Simpson's Paradox

The concept

When comparing trends in large chunks of data, it’s easy to arrive at the wrong conclusions when you don’t understand the underlying data in full context. When a segment makes up a bigger piece of the pie in one group vs. another, that segment can over-influence the aggregate results. If you are unaware of this over-influence, you could make the wrong decision for your business.

The example

Let’s say you are deciding on two types of advertising for a nationwide promotion coming up. To aid in your decision, you run each ad in test city and monitor performance for 5 days.

After the 5 days are over, you put together a basic data table by day and by city, to compare conversion rates:

Day City A visits City A conversion City B visits City B conversion City A vs City B
1 50 10.00% 60 9.50% +5.3%
2 75 10.00% 90 9.50% +5.3%
3 (holiday) 200 5.00% 150 4.75% +5.3%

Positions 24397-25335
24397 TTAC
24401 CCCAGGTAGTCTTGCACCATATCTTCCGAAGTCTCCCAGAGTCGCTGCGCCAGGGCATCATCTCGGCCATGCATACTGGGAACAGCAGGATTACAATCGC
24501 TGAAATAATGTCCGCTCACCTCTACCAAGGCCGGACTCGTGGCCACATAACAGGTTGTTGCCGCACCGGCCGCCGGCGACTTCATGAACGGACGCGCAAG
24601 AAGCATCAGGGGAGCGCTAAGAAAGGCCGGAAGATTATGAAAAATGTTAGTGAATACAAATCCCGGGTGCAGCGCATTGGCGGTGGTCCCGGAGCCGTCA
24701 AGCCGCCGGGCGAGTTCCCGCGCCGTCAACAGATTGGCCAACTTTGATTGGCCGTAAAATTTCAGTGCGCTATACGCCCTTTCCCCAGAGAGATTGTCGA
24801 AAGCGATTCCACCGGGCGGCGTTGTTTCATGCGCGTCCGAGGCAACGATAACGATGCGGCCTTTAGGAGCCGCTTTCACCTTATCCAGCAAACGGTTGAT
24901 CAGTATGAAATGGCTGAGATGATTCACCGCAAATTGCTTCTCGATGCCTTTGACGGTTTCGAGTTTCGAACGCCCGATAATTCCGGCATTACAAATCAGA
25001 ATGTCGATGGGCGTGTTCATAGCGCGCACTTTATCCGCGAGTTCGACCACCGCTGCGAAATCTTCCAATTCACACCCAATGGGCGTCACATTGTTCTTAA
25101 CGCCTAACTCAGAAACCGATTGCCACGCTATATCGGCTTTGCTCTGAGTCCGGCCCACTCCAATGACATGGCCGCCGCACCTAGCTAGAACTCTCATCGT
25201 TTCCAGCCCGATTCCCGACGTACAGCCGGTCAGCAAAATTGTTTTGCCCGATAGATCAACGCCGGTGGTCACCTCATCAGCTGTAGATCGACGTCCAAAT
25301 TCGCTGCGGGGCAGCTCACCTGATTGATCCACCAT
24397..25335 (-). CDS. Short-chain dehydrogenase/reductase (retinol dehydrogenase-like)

4 75 10.00% 90 9.50% +5.3%
5 75 10.00% 90 9.50% +5.3%
————– —————— ——————– —————— ——————– ———————
Totals 475 7.89 % 90 8.02% -1.5%

You notice that when you compare the totals for each city, that city A has a 1.5% lower conversion rate than city B, but when you review the performance by day, city A wins by 5.3% every single day. So which city had the better results and which ad should you choose?

The math

If you look at the visits by day, you can see that on day 3, city A had 200 visits, which represents 42% of the total visits for city A in the 5 days. City B had 150 visits on that day, which represents 31% of the total visits. So even though both cities had much lower conversion than normal on day 3, and city A had a 5.3% higher conversion that city B, the impact of that bad day on city A’s totals was much higher than on city B’s totals because the bad day was over-represented in city A relative to city B.

If you had chosen the ad that ran in city B because of the overall better performance, you potentially would have given up the 5.3% additional orders you would have gained had you chosen city A.


Make sure to dig a bit deeper and review your data across a few different (and relevant) segments, to ensure there aren’t inherent biases in the data driven by differences in mix. It can make a substantial difference in your outcomes and prevent big surprises down the line.

  1. 1. The concept
  2. 2. The example
  3. 3. The math
  4. 4. Conclusion